Department of Defense Actions to Modify its Commercial Communications Satellite Services Procurement Process

Gao ID: GAO-06-480R April 17, 2006

The Department of Defense (DOD) continues to rely on commercial satellite communications to plan and support operations. DOD use of commercial satellite bandwidth has increased over the past few years, making the department the largest single customer of commercial satellite bandwidth. In recent years, DOD's process for acquiring commercial satellite communications has received criticism for being lengthy, inflexible, and costly. DOD is now reexamining how it procures commercial satellite services to address these issues. Congress asked us to summarize the actions that DOD has taken to date in revising its requirements and acquisition approach for commercial satellite services.

DOD has taken several actions to develop a new approach for procuring commercial satellite communications services. On December 14, 2004, the department issued a new policy for implementing an approach for planning, acquiring, and managing commercial fixed satellite services. To address the cost-effectiveness element of the new policy, in July 2005, the Defense Information Systems Agency (DISA) completed a cost-benefit analysis that considered multiple options for procuring satellite services. DOD is working to determine how to improve its procurement processes by studying different acquisition methods. Also, DOD has been reaching out to industry in order to learn about capabilities and costs related to the planning, acquisition, and management of commercial fixed satellite services. DOD will make a final determination on whether the existing or modified contracts can meet the full range of capabilities needed by the warfighters or whether any successor contracts will be required. In parallel, DOD and DISA officials are working with the Navy to consolidate the Navy's worldwide satellite communications requirements under one task order. Upon completing the above mentioned analysis and determining the success of the Navy consolidation effort, DOD expects to have the information necessary to finalize its approach for acquiring commercial satellite communications.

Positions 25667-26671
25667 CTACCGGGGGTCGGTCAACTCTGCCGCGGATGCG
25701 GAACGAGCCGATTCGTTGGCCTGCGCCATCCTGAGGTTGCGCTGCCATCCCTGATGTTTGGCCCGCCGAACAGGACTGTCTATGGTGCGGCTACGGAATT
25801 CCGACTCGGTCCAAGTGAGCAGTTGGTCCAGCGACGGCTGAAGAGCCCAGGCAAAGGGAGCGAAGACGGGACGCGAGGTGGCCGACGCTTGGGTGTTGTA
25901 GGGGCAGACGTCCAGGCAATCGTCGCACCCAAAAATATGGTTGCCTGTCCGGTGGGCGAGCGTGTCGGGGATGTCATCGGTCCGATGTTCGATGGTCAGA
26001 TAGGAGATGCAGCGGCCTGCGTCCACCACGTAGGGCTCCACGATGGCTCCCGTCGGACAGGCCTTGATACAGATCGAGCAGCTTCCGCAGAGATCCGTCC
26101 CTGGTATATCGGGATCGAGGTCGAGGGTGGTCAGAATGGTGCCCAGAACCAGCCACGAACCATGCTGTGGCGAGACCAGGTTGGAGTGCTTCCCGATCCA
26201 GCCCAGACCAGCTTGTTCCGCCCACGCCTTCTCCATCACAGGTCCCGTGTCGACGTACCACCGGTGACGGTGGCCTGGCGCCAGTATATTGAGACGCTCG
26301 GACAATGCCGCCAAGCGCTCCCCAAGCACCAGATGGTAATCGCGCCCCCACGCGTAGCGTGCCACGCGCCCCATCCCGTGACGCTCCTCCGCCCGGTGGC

GAO-06-480R, Department of Defense Actions to Modify its Commercial Communications Satellite Services Procurement Process This is the accessible text file for GAO report number GAO-06-480R entitled 'Department of Defense Actions to Modify its Commercial Communications Satellite Services Procurement Process' which was released on April 24, 2006. This text file was formatted by the U.S. Government Accountability Office (GAO) to be accessible to users with visual impairments, as part of a longer term project to improve GAO products' accessibility. Every attempt has been made to maintain the structural and data integrity of the original printed product. Accessibility features, such as text descriptions of tables, consecutively numbered footnotes placed at the end of the file, and the text of agency comment letters, are provided but may not exactly duplicate the presentation or format of the printed version. The portable document format (PDF) file is an exact electronic replica of the printed version. We welcome your feedback. Please E-mail your comments regarding the contents or accessibility features of this document to Webmaster@gao.gov. This is a work of the U.S. government and is not subject to copyright protection in the United States. It may be reproduced and distributed in its entirety without further permission from GAO. Because this work may contain copyrighted images or other material, permission from the copyright holder may be necessary if you wish to reproduce this material separately. United States Government Accountability Office: Washington, DC 20548: April 17, 2006: Congressional Requesters: Subject: Department of Defense Actions to Modify its Commercial Communications Satellite Services Procurement Process: The Department of Defense (DOD) continues to rely on commercial satellite communications to plan and support operations. DOD use of commercial satellite bandwidth has increased over the past few years, making the department the largest single customer of commercial satellite bandwidth. In recent years, DOD's process for acquiring commercial satellite communications has received criticism for being lengthy, inflexible, and costly. DOD is now reexamining how it procures commercial satellite services to address these issues. You asked us to summarize the actions that DOD has taken to date in revising its requirements and acquisition approach for commercial satellite services. Summary: DOD has taken several actions to develop a new approach for procuring commercial satellite communications services. On December 14, 2004, the department issued a new policy for implementing an approach for planning, acquiring, and managing commercial fixed satellite services. To address the cost-effectiveness element of the new policy, in July 2005, the Defense Information Systems Agency (DISA) completed a cost- benefit analysis that considered multiple options for procuring satellite services. Summaries of these documents are presented below.[Footnote 1] DOD is working to determine how to improve its procurement processes by studying different acquisition methods. Also, DOD has been reaching out to industry in order to learn about capabilities and costs related to the planning, acquisition, and management of commercial fixed satellite services. DOD will make a final determination on whether the existing or modified contracts can meet the full range of capabilities needed by the warfighters or whether any successor contracts will be required. In parallel, DOD and DISA officials are working with the Navy to consolidate the Navy's worldwide satellite communications requirements under one task order.[Footnote 2] Upon completing the above mentioned analysis and determining the success of the Navy consolidation effort, DOD expects to have the information necessary to finalize its approach for acquiring commercial satellite communications. DOD Moving to a More Strategic Approach: On July 29, 2005, DOD issued a report to Congress on how it would implement a more strategic approach for the planning, acquisition, and management of commercial fixed satellite services.[Footnote 3] The report summarized DOD's new policy, which includes four overarching elements that frame its approach for acquiring commercial fixed satellite services: * planning to integrate well-defined, long-term needs; flexible requirements of intermittent users; and surge capacity requirements for satellite communications; * acquiring cost-effective services through leveraging the department's buying power while providing the warfighter with timely access to leased services; * integrating the management of commercial fixed communication satellite services[Footnote 4] and DOD-owned satellite services; and: * aligning collateral programs, such as earth terminals, that are affected by the type and amount of commercial satellite communications services leased. DOD's policy identified several steps that would be needed to implement a new strategic approach to plan, acquire, and manage commercial satellite communication services. It emphasizes that the processes for acquiring commercial satellite communications need to be responsive to the users while leveraging DOD's buying power and sets out a study process to accomplish these goals. The policy goes on to task DISA and others to develop plans for integrating commercial satellite communications operational control with other DOD satellite operations centers. The new approach will be phased in and is intended to be the only mechanism available to DOD components to acquire commercial satellite services. Both the policy itself and its implementation are to be reevaluated annually. Cost-Benefit Analysis Considered 10 Options: In order to address the cost-effective component of the new policy, DISA, in 2005, completed a cost-benefit analysis that considered 10 options for procuring systems engineering, integration services, and commercial satellite bandwidth. In developing the 10 acquisition options in the cost-benefit analysis, DISA took into account the four procurement mechanisms outlined in Section 803 of the Ronald W. Reagan National Defense Authorization Act for Fiscal Year 2005 (Pub. L. No. 108-375): * procurement under indefinite delivery, indefinite quantity contracts of other departments and agencies of the federal government; * procurement directly from commercial sources that are qualified as described in subsection (b) of Section 803, using full and open competition (as defined in section 4(6) of the Office of Federal Procurement Policy Act (41 U.S.C. 403(6)); * procurement by any other means that had been used by DISA's Director or the Secretary of a military department to enter into a contract for commercial communications satellite services that is in force on October 28, 2004, including through commercial communications satellite service integrators and resellers; and: * procurement under the method used as of October 28, 2004, the date of the enactment of Section 803, modified with streamlined processes to ensure increased efficiency and cost effectiveness. When looking at the full and open competition options, DISA took into account whether the government or the contractor had responsibility for procuring bandwidth for the users and whether the work was allocated to a single global contractor, multiple regional, or multiple global contractors. The costs considered in the analysis included government management costs, contractor management costs, satellite bandwidth costs, ground segment operations, and protection costs for the options considered. Also, the cost-benefit analysis evaluated contracting and commercial satellite bandwidth funding strategies used by other U.S. government organizations. Each option was qualitatively evaluated against the seven capabilities derived from stakeholder and user interviews and endorsed by the Net-Centric Functional Capabilities Board.[Footnote 5] In addition, each option was assessed against its ability to support a strategic approach to acquiring systems engineering and integration services and commercial satellite bandwidth, and whether the option was consistent with or contrary to the commercial market. DOD's Implementation Actions Focus on Warfighter Requirements and Industry Involvement: Since the issuance of its July 2005 report to Congress, DOD has taken a number of steps to implement its new approach. Initially, the agency is focusing on improving the operational effectiveness of the existing Defense Information Systems Network Satellite Transmission Services- Global (DSTS-G) contract vehicles and associated processes, by: * incorporating changes to the DISA requirements and provisioning processes to reduce costs by improving responsiveness and aggregate bandwidth, and: * implementing as many warfighter requirements as possible within the constraints of current contracts. DISA assessed whether or not the new warfighter requirements would lie within the scope of its current contracts and briefed DISA senior acquisition officials, who concurred with the assessment and authorized a meeting with vendors. As a part of DOD's strategy to involve industry, in October 2005, DISA and the Navy met with DSTS-G vendors on potential modifications of the existing contract vehicles to incorporate warfighter requirements and to achieve economies by leveraging the volume of bandwidth. According to a senior DOD official, the vendors were very receptive to these changes. Once these current contracts have been modified, DOD will determine how best to craft successor contracts, assuming that a new vehicle would be needed to satisfy warfighter requirements. As part of this effort, DISA has been reaching out to industry: * In August 2005, DISA requested information from small businesses to determine their interest in and capability to provide commercial satellite communications services. Only small businesses that can provide services under the North American Industry Classification System Code 517410, Satellite Telecommunications Carriers/Resellers, with an associated size standard of $12.5 million receipts per year or less, or other qualified and capable businesses, such as veteran-owned small businesses and women-owned small businesses, were asked to respond.[Footnote 6] Small businesses were asked to describe their demonstrated ability to perform the work in five specific areas: -leasing satellite bandwidth on a worldwide basis from multiple global and regional providers; -determining feasibility and leasing technical solutions in response to high-level communications requirements; -implementing strategies that optimize performance or minimize overall lease costs; -providing fixed satellite services quickly to a customer; and: -developing an enterprise-level situational awareness picture from various sources, including monitoring and reporting performance. * In October 2005, DISA requested commercial satellite communications industry experts to provide technical descriptions and general cost data regarding their commercial satellite capabilities. Also, DISA and the Navy met with the DSTS-G vendors on plans for consolidating 16 Navy contracts into a single task order using the DSTS-G contract vehicles. Subsequently, DISA issued a task order solicitation under the DSTS-G contract vehicles to obtain proposals for this consolidated requirement. According to DOD, the DSTS-G vendors welcomed the opportunity to bid for this work and offer technical solutions to meet the Navy's needs. This is an important step because it will aid DOD in determining if it can consolidate requirements using these contract vehicles. * In November 2005, DISA met with commercial satellite communications industry experts to obtain information regarding industry capabilities to enable DOD to further refine the warfighter requirements and capability attributes in preparation for review by the Net-Centric Functional Capabilities Board. Finally, the Network-Centric Functional Capabilities Board endorsed the commercial satellite communications capabilities, contained in table 1, on February 21, 2006. Upon completion of the study of alternative acquisition mechanisms, DOD will make a final assessment to determine if the existing or modified contracts will meet the full range of capabilities needed by the warfighters. If a successor contract is required, DISA would plan for and schedule the appropriate acquisition activities. According to DOD, any successor contract would have to meet the full range of warfighter requirements and capabilities as defined by the Network-Centric Functional Capabilities Board, achieve cost savings from leveraging bandwidth requirements, be consistent with applicable statutes, including the Small Business Act, and capitalize on the lessons learned from the earlier operational effectiveness modifications to make the new contract most effective. Table 1: DOD Commercial Satellite Communication Attributes: Capability: Coverage: Requirement: Floor:[A] C-, Ku, Ka-and X Band from 70o N to 70o S worldwide, subject to availability, and position of satellite and the location of the user. Requirement: Selectable:[B] Above and below 70o N to 70o S per specific need, subject to availability, and position of satellite and the location of the user. Capability: NetOps: Requirement: Floor: Monitoring (near real time), fault reporting. Requirement: Selectable:Situational awareness (access to spectrum monitoring detail). Capability: Flexibility/ Optimization: Requirement: Floor: "Regrooming" space segment and earth terminal / teleport resources for spectral, operational, and price efficiencies selectable upon request within same provider. Requirement: Selectable: Specific terms and conditions for unique situations to be negotiated up front. Capability: Capacity: Requirement: Floor: Ability to lease commercial satellite communications capacity as needed. Requirement: Selectable: Not applicable. Capability: Protection/Operations Security: Requirement: Floor: Satellite operations clearances; operations security clearances; telemetry, tracking, and control encryption on command link; electromagnetic interference/radio frequency interference geolocation. Capability: Portability: Requirement: Floor: Portability of bandwidth from one region to another, user invoked when needed subject to availability. Requirement: Selectable: Specific portability terms and conditions for unique situations to be negotiated up front. Capability: Responsiveness: Requirement: Floor: Transponder available less than or equal to 30 days from task order award. Requirement: Selectable: Time critical requirements-7 days, 4 hours. Source: Department of Defense. [A] "Floor" refers to the capability that all the contracts must provide for all users. [B] "Selectable" refers to capability that the contracts must make available as an option to the user. [End of table] Agency Comments: We provided a draft of this letter to DOD for comment, and the department provided technical comments, which we incorporated where appropriate. DOD indicated by e-mail that it would not be submitting any official comments. Scope and Methodology: To accomplish our objective, we analyzed DOD's December 2004 commercial satellite policy describing DOD's new approach for acquiring commercial satellite communication services. We reviewed DOD's July 2005 report to Congress and analyzed the supporting cost-benefit analysis to determine the extent of the options DOD considered in its analysis for acquiring fixed satellite services. We did not validate the results of the cost- benefit analysis. We interviewed DOD and Joint Staff officials to discuss the process used in developing the user requirements. We interviewed officials from the Office of the Assistant Secretary of Defense for Networks and Information Integration and the Defense Information Systems Agency to ascertain their plans for implementing a new strategic approach for acquiring commercial satellite services. We conducted our work at the Wireless Directorate of the Office of the Assistant Secretary of Defense for Networks and Information Integration, Washington, D.C., and the Defense Information Systems Agency, Falls Church, Virginia, from August 2005 to March 2006 in accordance with generally accepted government auditing standards. We plan no further distribution of this report until 6 days from the report date. At that time, we will send copies of this report to other interested congressional committees and members and to the Secretary of Defense. In addition, the report will be available at no charge on the GAO Web site at[Hyperlink, http://www.gao.gov]. If you or your staff have any questions regarding this letter, please contact me at (202) 512-4841 or woodsw@gao.gov. GAO staff who made contributions to this letter were John Needham, Assistant Director, and Jose Ramos. Signed By: William T. Woods: Director, Acquisition and Sourcing Management: List of Congressional Requesters: The Honorable Olympia J. Snowe: Chair: Committee on Small Business and Entrepreneurship: United States Senate: The Honorable Donald A. Manzullo: Chairman: Committee on Small Business: House of Representatives: The Honorable Tom Davis: Chairman: Committee on Government Reform: House of Representatives: The Honorable James M. Talent: United States Senate: (120433): FOOTNOTES [1] Assistant Secretary of Defense for Networks and Information Integration, Policy for the Planning, Acquisition, and Management of Commercial Satellite Communications Fixed Satellite Services (FSS), (Washington, D.C.: Dec. 14, 2004). [2] A task order is an order for services placed against an established contract or with government sources. [3] The Ronald W. Reagan National Defense Authorization Act for Fiscal Year 2005, Pub. L. No. 108-375, 803, October 28, 2004, directed DOD to study alternative acquisition mechanisms and to provide this report. [4] Fixed satellite service refers to a radio communication service between fixed earth stations at specific locations by means of one or more satellites. [5] A permanently established body, chaired by Joint Staff J-6, that is responsible for the organization, analysis, and prioritization of joint warfighting capabilities for communications and computers as well as information technology systems. The board focuses on capabilities that include data transport, information services and dissemination, as well as information assurance and information sharing. [6] The North American Industry Classification System is a system for classifying establishments by type of economic activity. It was developed as the standard for use by federal statistical agencies in classifying business establishments for the collection, analysis, and publication of statistical data related to the U.S. business economy. The Small Business Administration establishes size standards for whether a business entity is a small business by types of economic activity, or industry, generally under the North American Industry Classification System.